Once again, the situation is explained through a parable.  The fact that a diamond dealer draws in fewer customers than a common dry goods retailer does not in any way suggest that diamonds are inferior to the other merchandise.  So too, the fact that halakhic lectures fail to draw a crowd while aggadic lectures bring in throngs, does not in any way suggest that halakha is inferior to aggada.

 

Indeed, R. Abahu’s parable takes the position that halakha is clearly superior to aggada.  Its lack of appeal to a broad audience is evidence of its refined and profound nature that is beyond the grasp of the common folk.  In this view, aggada reflects a sort of popular culture within the civilization of Torah.  It is akin to the sold-out rock concerts and paperback bestsellers in contemporary society.  Halakha, on the other hand, is an elite or even esoteric form, appreciated only by a select few, akin to today’s struggling symphony orchestras and publishers of fine poetry.  In this parable, R. Abahu presents an unapologetically elitist approach to Torah.

 

However, the story also suggests another possibility, that perhaps aggada’s drawing power does suggest its superiority.  Already we must wonder whether R. Abahu truly believes what he has said or is simply trying to comfort his friend.  After all, if R. Abahu believes that halakha is superior to aggada, why does he persist in teaching aggada?  Now the story concludes on a similar ambivalent note:

 

Normally, R. Chiyya bar Abba would escort R. Abahu to his residence, out   of respect to the Emperor.  (R. Abahu had close ties with the Roman authorities.)

That day R. Abahu escorted R. Chiyya bar Abba to his residence.

Even so, R. Chiyya bar Abba was not consoled by him.

 

R. Chiyya bar Abba remains upset.  He does not accept R. Abahu’s argument that his failure to attract the crowds actually points to the superiority of his endeavors.  The story does not explicate why it is that R. Chiyya bar Abba persists in his state of distress.  One possibility is that while R. Chiyya bar Abba clearly believes in the superiority of halakha, he cannot dismiss aggada’s popularity simply as a sign of its vulgarity.  R. Chiyya bar Abba seeks out the same popularity for halakhic teachings, something which he now realizes cannot be achieved.

 

To summarize our findings thus far, in most classical rabbinic sources halakha and aggada are two of many categories of Torah study.  They appear to complement rather than conflict with each other and neither one is portrayed as being more important than the other.  In contrast, in the two Talmudic stories we have seen, halakha and aggada are shown as being in competition and even in conflict with each other.  The latter story further portrays aggada as being a popular form and halakha as being an elite one.  The story also suggests that, at least according to R. Abahu, halakha is more important that aggada.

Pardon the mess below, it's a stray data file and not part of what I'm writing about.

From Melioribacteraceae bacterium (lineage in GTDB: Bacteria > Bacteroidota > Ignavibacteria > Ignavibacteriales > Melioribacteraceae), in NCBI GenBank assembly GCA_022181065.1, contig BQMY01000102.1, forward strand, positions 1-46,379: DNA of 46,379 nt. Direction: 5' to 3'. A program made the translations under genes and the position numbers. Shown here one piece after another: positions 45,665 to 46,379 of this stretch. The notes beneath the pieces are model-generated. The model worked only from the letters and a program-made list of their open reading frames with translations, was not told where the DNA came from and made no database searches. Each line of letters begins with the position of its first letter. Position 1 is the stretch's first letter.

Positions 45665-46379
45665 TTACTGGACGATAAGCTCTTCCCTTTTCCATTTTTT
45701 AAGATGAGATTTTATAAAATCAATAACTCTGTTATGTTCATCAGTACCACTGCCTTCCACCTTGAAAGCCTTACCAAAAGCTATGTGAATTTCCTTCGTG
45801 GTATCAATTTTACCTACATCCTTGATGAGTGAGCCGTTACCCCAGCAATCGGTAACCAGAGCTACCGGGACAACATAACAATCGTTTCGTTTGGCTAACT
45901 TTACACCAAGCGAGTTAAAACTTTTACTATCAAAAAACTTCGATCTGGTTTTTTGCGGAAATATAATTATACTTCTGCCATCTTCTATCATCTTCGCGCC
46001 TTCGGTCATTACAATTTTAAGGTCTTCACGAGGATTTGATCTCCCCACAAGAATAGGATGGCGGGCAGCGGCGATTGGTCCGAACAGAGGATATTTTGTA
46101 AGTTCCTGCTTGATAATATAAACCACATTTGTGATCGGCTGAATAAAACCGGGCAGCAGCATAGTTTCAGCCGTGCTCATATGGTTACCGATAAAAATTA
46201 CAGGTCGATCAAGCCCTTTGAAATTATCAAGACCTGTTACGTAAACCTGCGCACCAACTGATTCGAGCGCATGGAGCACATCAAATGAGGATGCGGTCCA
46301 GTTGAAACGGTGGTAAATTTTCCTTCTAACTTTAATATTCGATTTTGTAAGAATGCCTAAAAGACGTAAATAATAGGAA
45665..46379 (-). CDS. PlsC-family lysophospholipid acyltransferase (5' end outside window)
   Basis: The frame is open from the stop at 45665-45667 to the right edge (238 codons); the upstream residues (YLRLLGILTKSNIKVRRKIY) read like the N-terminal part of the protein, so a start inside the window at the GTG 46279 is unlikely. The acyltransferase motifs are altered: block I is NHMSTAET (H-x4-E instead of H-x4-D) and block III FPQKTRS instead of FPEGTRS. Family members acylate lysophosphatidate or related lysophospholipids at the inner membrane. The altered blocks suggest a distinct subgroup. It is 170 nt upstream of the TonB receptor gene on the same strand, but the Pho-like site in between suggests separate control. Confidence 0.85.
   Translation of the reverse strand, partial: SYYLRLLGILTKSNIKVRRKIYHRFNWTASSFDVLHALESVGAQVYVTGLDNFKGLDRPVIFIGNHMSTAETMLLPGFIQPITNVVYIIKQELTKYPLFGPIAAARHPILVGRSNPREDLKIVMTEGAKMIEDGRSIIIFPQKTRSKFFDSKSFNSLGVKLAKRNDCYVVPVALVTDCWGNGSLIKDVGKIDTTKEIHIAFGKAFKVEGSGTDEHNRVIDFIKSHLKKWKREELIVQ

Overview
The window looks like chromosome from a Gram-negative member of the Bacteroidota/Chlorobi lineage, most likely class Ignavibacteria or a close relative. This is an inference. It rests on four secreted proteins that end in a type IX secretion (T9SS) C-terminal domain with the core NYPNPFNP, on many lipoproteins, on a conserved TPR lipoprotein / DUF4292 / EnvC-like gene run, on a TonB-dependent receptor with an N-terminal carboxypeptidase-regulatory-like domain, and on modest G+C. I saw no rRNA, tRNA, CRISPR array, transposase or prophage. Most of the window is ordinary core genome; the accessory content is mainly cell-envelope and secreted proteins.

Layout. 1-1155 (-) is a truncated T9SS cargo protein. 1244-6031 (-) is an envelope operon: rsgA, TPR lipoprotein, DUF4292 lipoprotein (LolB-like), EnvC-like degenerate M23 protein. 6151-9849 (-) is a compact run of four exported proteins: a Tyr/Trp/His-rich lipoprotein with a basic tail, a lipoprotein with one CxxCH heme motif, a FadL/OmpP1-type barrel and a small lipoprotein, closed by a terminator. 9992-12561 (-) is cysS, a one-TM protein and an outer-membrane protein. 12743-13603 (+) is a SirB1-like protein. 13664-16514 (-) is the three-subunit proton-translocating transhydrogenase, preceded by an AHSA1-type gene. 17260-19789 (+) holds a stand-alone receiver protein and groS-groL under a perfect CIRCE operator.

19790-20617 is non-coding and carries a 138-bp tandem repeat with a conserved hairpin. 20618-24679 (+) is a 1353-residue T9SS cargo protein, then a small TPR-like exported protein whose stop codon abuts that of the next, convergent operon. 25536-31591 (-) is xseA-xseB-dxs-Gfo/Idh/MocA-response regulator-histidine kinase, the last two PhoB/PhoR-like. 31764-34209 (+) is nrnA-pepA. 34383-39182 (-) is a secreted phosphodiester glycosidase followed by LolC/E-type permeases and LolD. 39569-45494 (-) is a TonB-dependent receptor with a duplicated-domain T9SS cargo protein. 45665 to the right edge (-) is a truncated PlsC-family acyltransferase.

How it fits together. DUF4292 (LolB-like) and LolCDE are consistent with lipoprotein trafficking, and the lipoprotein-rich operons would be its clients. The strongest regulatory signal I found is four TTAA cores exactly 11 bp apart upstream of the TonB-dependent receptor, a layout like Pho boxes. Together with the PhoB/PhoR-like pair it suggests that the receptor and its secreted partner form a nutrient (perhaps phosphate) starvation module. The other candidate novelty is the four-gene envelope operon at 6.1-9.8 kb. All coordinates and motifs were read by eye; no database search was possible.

We will now turn to a pair of midrashic sources that present a very different view of aggada:

 

The expounders of aggadot say:

If you wish to know He who spoke, and the world came into being,

study aggada, for thereby you will come to know Him and cling to His ways. 

(Sifrei, Devarim #49)

 

This source declares that far from being a popular or inferior genre, aggada is superior to all others, in that it gives one direct access to knowledge of God and facilitates a direct relationship with Him.  Aggada would seem to deal with mystical or theological themes.  Given the sublime nature of its content, we might wonder whether aggada is, in fact, meant for a wide audience.  This mystical-esoteric nature of aggada is stated more explicitly in the second passage:

 

[R. Shimon b. Yehotzadak addressed the following query to R. Shmuel b. Nachman:]

Seeing that I heard you say that you are an expert aggadist, tell me:

Whence comes light into the world?

He answered him:

The Holy One blessed be He, enveloped Himself therewith in a garment

And the whole world shone with the splendor of His majesty.

R.  Shmuel told it to him in a whisper, so the other one said to him:

There is an explicit verse to prove it - for it says,

“Who covers Himself with light as with a garment,

who stretches out the heavens like a curtain” (Tehillim 104:2),

and you tell it to me in a whisper?

He replied,

As I was told it in a whisper,

so I tell you in a whisper. (Vayikra Rabba 31:7)

 

Once again, we cannot explicate this difficult passage in its entirety here.  For our purposes, this dialogue presents an “aggadist” as someone whose expertise includes knowledge of the details of how God created the world.  The explanation that R. Shmuel gives is frankly anthropomorphic, as it describes God donning a garment which exudes light.  R. Shmuel further states that this teaching was not for mass consumption.  He is only willing to transmit this teaching in a whisper, as he received it from his teachers.

 

These midrashic texts present a very different picture of aggada than the one found in the two Talmudic stories above.  Now aggada appears as an exalted endeavor, mystical and esoteric in nature, focusing on the nature of God Himself.  This seems a far cry from R. Abahu’s aggada that plays to packed houses and is unfavorably compared to halakha. 

 

In considering these contrasting portrayals of aggada, it is important to remember that in the entire corpus of rabbinic literature there are very few instances such as the ones we have just seen, in which individual passages are explicitly labeled as “aggada.”  The Talmudim and many Midrashim freely mix apparently halakhic with ostensibly aggadic material, without any formal indication that at any point the genre, nature or intended audience of the text has shifted.  Indeed, many rabbinic texts contain aspects of both halakha and aggada and cannot be easily classified.  Aggadic discourses often grow organically out of halakhic discussions and vice versa.  This would seem to point to the fact that the editors of these works did not see a clear demarcating line between halakha and aggada.  Furthermore, the term aggada applies to a broad and diverse category of texts and may not be defined by a single underlying set of attributes.

 

Next week we shall see how medieval interpreters addressed these issues.